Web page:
What was most interesting about her presentation was that she said that brand collaborations only contribute a small slice of the overall revenue she earns from her online brand.
“Up until this point, a lot of what I’ve done, I’ve done largely without the support of advertising,” she said. “I post a new video every Monday and Thursday, and I’ve been doing this for the last six years. Today, I have a team of six people who help me build, maximise and monetise my brands. And even though today my subscriber base has exploded to amass over 6.4 million people and my viewcount now exceeds over 840 million views, less than 15 percent of my company’s revenue comes from brand activations and sponsorships. And that percentage is shrinking every year.”
Singh and her ilk now generate the vast majority of their profits from projects beyond YouTube. They have books (another YouTube star Connor Franta, still in his 20s, even has a memoir), live shows and products that all deliver dollars directly to their bank accounts.
“What started out as a pure form of expression has now become a full-time job, business and global media brand,” said Singh. “It may surprise you that my audience is willing to pay to see my show even though my content is free online at YouTube. But what you need to understand is that our relationship is deeper than casual consumption. It’s an active, engaged relationship between two best friends.”
To illustrate the strength of this engagement, Singh indulged in a bit of self-promotion:
“Just the other day I received a tweet that said: ‘My favourite drink is Coca-Cola, my favourite laptop is Dell and my favourite shampoo is Pantene. All thanks to SuperWoman.’ These are all partnerships from the last six months, which in the most humble way basically means I’ve got that power.’”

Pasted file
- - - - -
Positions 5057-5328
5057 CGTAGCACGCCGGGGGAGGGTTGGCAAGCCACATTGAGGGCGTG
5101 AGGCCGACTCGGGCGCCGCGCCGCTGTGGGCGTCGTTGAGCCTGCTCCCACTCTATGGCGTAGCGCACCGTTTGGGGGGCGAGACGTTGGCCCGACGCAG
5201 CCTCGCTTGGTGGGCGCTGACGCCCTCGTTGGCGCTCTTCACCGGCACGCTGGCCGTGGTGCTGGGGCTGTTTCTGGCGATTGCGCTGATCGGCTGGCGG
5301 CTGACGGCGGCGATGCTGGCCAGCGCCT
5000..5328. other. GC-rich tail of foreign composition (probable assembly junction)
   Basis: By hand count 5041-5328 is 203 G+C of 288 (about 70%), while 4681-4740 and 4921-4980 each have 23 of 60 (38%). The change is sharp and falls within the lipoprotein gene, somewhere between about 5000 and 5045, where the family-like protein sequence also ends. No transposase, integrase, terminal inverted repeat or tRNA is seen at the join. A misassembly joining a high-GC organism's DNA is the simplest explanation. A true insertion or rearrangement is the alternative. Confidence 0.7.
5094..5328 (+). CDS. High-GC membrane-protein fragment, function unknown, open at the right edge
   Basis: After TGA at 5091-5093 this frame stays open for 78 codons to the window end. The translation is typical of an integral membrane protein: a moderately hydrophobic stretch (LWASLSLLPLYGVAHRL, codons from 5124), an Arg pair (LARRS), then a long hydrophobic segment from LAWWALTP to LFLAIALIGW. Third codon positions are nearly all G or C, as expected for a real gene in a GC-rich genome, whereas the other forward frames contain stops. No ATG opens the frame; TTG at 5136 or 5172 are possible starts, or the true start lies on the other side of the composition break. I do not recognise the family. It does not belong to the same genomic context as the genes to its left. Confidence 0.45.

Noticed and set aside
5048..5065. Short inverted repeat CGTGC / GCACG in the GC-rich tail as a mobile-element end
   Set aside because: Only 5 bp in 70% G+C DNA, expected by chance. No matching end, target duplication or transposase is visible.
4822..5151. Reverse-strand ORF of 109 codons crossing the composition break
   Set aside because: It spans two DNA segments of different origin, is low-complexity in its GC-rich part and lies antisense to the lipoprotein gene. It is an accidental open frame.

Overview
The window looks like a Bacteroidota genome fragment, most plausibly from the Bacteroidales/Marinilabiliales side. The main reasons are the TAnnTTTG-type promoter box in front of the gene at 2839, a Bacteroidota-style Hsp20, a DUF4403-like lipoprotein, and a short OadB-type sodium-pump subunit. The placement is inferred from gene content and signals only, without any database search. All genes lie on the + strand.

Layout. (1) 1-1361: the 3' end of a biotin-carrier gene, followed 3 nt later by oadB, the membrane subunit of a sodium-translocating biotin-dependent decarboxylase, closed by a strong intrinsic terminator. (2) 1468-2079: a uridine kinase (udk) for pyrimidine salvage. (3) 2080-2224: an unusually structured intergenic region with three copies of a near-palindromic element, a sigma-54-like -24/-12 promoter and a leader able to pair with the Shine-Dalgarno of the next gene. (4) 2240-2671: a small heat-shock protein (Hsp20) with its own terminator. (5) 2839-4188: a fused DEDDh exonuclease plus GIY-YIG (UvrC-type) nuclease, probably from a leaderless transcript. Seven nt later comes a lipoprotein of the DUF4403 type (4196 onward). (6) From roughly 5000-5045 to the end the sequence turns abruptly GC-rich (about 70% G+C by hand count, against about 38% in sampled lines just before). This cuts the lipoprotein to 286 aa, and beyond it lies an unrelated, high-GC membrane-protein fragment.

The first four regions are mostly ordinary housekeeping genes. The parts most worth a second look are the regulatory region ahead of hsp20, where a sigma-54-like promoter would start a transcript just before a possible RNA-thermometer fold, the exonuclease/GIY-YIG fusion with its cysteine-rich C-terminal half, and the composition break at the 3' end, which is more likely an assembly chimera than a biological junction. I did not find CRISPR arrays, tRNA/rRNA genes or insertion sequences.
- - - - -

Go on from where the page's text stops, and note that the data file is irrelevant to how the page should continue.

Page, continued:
And this power, argues Singh, can’t be found in chasing impressions around the internet.
“If you want to stay in the impressions game, good on you. I’m sure it has served you well, but you risk losing relevance with a generation that views YouTube as their go-to daily destination, and perhaps, more importantly, their number one choice. Don’t just invest in impressions. Invest in communities. If you do, you will win over the next generation just as you have in the past.”
A major criticism that has been levelled at brand collaborations with YouTube stars is that they detract from the authenticity that makes the channels successful. The general argument is that authenticity can’t be bought, especially not when it involves a brand’s label being plastered over a channel.
Speaking to StopPress before the event, Regan Savage, the head of marketing comms and content at Kiwibank, conceded that this is a concern, but he said that content producers—or at least Jamie Curry—are very selective in terms of what they choose to publish on their channels.
This when viewed alongside the fact that YouTube stars don’t rely exclusively on ad funding gives them the freedom to control what they publish and how it’s presented. In some ways, the usual industry model is twisted because both the client and the content creator have a set of mandatories that must be met.
Savage says that brands should be very selective in terms of working with YouTube stars, but then give them the freedom to serve as a conduit to the fans. This, he says, is really the point in collaborating with these stars.
“It’s about facilitating a conversation that you aren’t necessarily a part of,” Savage says.
So while, the media and creative agencies and brand representatives in attendance at Brandcast might never win the applause of the teenagers crammed against a makeshift fence, the content creators that they choose to associate their brands with almost certainly will—and as any All Blacks sponsor will tell you, there’s nothing wrong with a bit of vicarious adoration.
Note: Google provided StopPress with flights and accommodation to attend this event.